How To Offer Condolences After The Loss Of A Loved One

How to give condolences

Giving condolences to a friend, family member or co-worker can be quite a challenge. for some people. It is a delicate moment for several reasons, and the state of psychological vulnerability of the person to whom we are giving condolences is one of them, as well as the fear of offending or hurting them emotionally.

In this article we will see several tips on how to give condolences in various situations, as well as examples to do it in the best possible way.

Tips on How to Properly Give Condolences

Giving condolences is not just a ritual that is done out of custom. It has, in fact, a very specific use: to show the person who is suffering from the loss of a loved one that they are not alone, that the psychological pain they feel has not disconnected them from the world and that there is someone out there who cares about your well-being.

Now, giving condolences is not something as simple as saying a phrase without worrying about the way in which it is done; In cases where there is a strong emotional charge, the how matters as much or more than the what.

So, let’s look at a series of fundamental ideas to know how to give condolences in an appropriate, simple and without giving rise to misunderstandings, ambiguities or uncomfortable situations that may seem disrespectful.

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1. Don’t plan phrases that make you stand out

Giving condolences is not about making memorable contributions, nor about giving unsolicited life lessons or surpassing others in the originality of what was said. It is, without further ado, communicate willingness to provide support to that person whose loved one has died, and offer a moment of closeness that they can appreciate. The important thing is to make the interlocutor feel in the best possible way.

2. Tends to spontaneity

If you realize that you are creating a mental script of what you are going to say, try not to make it too detailed, and Don’t try to memorize entire sentences perfectly.. This will only give you more reasons to feel nervous, and it will take away from the honesty of your way of expressing yourself.

Simply think of a simple message, organize the main ideas that should appear in it, and don’t worry about the content anymore. In these cases we usually say how the news of that person’s death reached us, how it made us feel, and we move on to show support to the listener; all this in a matter of seconds, without getting too long.

For example: “last night my sister called me and told me about your father. I’m so sorry, he was a very good man. If you need anything, tell me.”

Keep in mind that what you say to express your condolences should be relatively brief, since otherwise it may seem like you are claiming the spotlight of the moment, and on the other hand, this means that the other person cannot express themselves as they would like.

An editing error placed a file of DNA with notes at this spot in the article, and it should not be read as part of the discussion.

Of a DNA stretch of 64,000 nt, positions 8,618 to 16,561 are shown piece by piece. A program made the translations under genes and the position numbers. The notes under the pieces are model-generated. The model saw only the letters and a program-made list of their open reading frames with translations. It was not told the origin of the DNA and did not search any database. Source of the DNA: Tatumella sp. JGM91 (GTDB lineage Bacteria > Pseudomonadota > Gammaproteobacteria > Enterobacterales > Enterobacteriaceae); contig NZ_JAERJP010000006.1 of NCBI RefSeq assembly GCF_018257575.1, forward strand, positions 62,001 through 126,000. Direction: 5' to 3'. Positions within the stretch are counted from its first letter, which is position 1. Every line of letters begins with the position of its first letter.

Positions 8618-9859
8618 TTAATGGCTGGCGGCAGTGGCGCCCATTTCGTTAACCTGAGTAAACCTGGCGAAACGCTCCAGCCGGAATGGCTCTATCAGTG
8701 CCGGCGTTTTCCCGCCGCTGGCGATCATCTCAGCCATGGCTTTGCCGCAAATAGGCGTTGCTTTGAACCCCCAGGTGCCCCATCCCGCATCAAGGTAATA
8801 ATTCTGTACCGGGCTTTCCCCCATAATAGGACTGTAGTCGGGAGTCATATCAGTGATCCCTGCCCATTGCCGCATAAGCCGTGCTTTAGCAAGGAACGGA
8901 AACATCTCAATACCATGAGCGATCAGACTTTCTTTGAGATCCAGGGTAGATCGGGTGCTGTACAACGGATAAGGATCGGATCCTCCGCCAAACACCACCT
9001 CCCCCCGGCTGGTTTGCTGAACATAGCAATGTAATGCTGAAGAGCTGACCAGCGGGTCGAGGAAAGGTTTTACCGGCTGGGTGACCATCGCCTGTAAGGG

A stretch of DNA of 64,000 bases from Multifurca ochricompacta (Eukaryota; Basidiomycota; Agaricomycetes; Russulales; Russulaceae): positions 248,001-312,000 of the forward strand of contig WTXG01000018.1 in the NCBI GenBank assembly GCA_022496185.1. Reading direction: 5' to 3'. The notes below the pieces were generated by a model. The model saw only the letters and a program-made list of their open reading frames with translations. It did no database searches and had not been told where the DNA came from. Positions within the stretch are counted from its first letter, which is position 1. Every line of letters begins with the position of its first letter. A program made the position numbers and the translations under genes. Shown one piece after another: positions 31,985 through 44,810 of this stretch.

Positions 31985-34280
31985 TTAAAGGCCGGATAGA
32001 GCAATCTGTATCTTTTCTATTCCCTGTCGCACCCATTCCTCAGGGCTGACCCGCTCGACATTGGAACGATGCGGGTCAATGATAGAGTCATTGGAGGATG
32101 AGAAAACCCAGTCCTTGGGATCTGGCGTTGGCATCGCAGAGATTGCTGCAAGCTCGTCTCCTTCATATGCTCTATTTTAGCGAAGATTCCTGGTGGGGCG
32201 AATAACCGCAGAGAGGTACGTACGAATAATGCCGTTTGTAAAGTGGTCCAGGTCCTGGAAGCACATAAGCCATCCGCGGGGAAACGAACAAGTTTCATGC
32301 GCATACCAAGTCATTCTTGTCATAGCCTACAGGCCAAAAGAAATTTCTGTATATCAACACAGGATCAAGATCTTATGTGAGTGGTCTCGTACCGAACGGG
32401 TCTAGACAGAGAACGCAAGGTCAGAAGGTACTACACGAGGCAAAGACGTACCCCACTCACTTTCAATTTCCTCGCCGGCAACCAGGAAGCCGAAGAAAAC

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3. Don’t make hypotheses about how bad it must feel

It is out of place to make estimates about how bad the person to whom we are giving our condolences must be feeling, since on the one hand this is evident, and on the other A phrase like that reminds you of the pain of loss, making you feel worse at that very moment..

4. Go simple

Bet more on honesty than on convoluted formulas to communicate. Among other things, because there is no reason to demand a lot of attention from the other person in order to understand what we are saying: give condolences It should be something fluid, in which the listener does not have to invest effort.

5. Choose the moment well

The context in which the condolences are given is also part of the message. Choose well when and where to communicate what you want to sayensuring that it does not result in a setback or interruption for the other person.

It is best to do it in a place that offers at least some privacy (for example, not in a large group of people paying attention to the conversation).

6. Adapt the degree of proximity

If you feel uncomfortable getting too close to people or touching someone you don’t trust very much, You better not force an excessive approach.

Likewise, if physical contact is inappropriate due to the personality or cultural roots of your interlocutor or your relationship, it is also better to avoid this. It is not mandatory to give a hug, or even touch the shoulder or side.

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7. Don’t ask for explanations or long answers

It is important that when giving condolences the other person Don’t feel pressured to talk about how you feel.. It should be something completely optional and voluntary.